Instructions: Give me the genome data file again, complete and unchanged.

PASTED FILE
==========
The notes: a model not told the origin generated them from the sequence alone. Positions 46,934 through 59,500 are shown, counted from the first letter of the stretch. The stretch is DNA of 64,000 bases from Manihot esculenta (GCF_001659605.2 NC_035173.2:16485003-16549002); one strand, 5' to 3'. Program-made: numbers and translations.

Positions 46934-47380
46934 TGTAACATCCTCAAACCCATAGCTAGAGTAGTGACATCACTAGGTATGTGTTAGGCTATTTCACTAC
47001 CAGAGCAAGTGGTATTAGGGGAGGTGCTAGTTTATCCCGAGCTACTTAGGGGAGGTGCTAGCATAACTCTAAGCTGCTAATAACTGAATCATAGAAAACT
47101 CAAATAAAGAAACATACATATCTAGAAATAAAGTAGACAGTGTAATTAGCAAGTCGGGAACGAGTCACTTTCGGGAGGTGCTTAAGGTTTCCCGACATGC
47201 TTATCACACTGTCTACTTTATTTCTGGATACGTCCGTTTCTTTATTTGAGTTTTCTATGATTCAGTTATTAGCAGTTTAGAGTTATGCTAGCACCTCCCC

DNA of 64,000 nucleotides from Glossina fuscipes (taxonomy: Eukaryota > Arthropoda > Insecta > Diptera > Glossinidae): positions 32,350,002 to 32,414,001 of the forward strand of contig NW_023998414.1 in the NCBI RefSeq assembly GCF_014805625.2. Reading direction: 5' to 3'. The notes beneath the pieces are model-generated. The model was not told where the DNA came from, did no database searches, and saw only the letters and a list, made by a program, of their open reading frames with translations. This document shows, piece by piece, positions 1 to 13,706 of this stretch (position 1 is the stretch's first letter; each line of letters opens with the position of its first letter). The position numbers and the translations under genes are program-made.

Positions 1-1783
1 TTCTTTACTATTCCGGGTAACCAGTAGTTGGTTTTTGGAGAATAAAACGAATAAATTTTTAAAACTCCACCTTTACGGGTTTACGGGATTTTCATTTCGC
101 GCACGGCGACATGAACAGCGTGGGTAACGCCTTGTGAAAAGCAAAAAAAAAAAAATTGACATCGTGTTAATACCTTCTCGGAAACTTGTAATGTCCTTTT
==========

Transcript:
The notes: a model not told the origin generated them from the sequence alone. Positions 46,934 through 59,500 are shown, counted from the first letter of the stretch. The stretch is DNA of 64,000 bases from Manihot esculenta (GCF_001659605.2 NC_035173.2:16485003-16549002); one strand, 5' to 3'. Program-made: numbers and translations.

Positions 46934-47380
46934 TGTAACATCCTCAAACCCATAGCTAGAGTAGTGACATCACTAGGTATGTGTTAGGCTATTTCACTAC
47001 CAGAGCAAGTGGTATTAGGGGAGGTGCTAGTTTATCCCGAGCTACTTAGGGGAGGTGCTAGCATAACTCTAAGCTGCTAATAACTGAATCATAGAAAACT
47101 CAAATAAAGAAACATACATATCTAGAAATAAAGTAGACAGTGTAATTAGCAAGTCGGGAACGAGTCACTTTCGGGAGGTGCTTAAGGTTTCCCGACATGC
47201 TTATCACACTGTCTACTTTATTTCTGGATACGTCCGTTTCTTTATTTGAGTTTTCTATGATTCAGTTATTAGCAGTTTAGAGTTATGCTAGCACCTCCCC

DNA of 64,000 nucleotides from Glossina fuscipes (taxonomy: Eukaryota > Arthropoda > Insecta > Diptera > Glossinidae): positions 32,350,002 to 32,414,001 of the forward strand of contig NW_023998414.1 in the NCBI RefSeq assembly GCF_014805625.2. Reading direction: 5' to 3'. The notes beneath the pieces are model-generated. The model was not told where the DNA came from, did no database searches, and saw only the letters and a list, made by a program, of their open reading frames with translations. This document shows, piece by piece, positions 1 to 13,706 of this stretch (position 1 is the stretch's first letter; each line of letters opens with the position of its first letter). The position numbers and the translations under genes are program-made.

Positions 1-1783
1 TTCTTTACTATTCCGGGTAACCAGTAGTTGGTTTTTGGAGAATAAAACGAATAAATTTTTAAAACTCCACCTTTACGGGTTTACGGGATTTTCATTTCGC
101 GCACGGCGACATGAACAGCGTGGGTAACGCCTTGTGAAAAGCAAAAAAAAAAAAATTGACATCGTGTTAATACCTTCTCGGAAACTTGTAATGTCCTTTT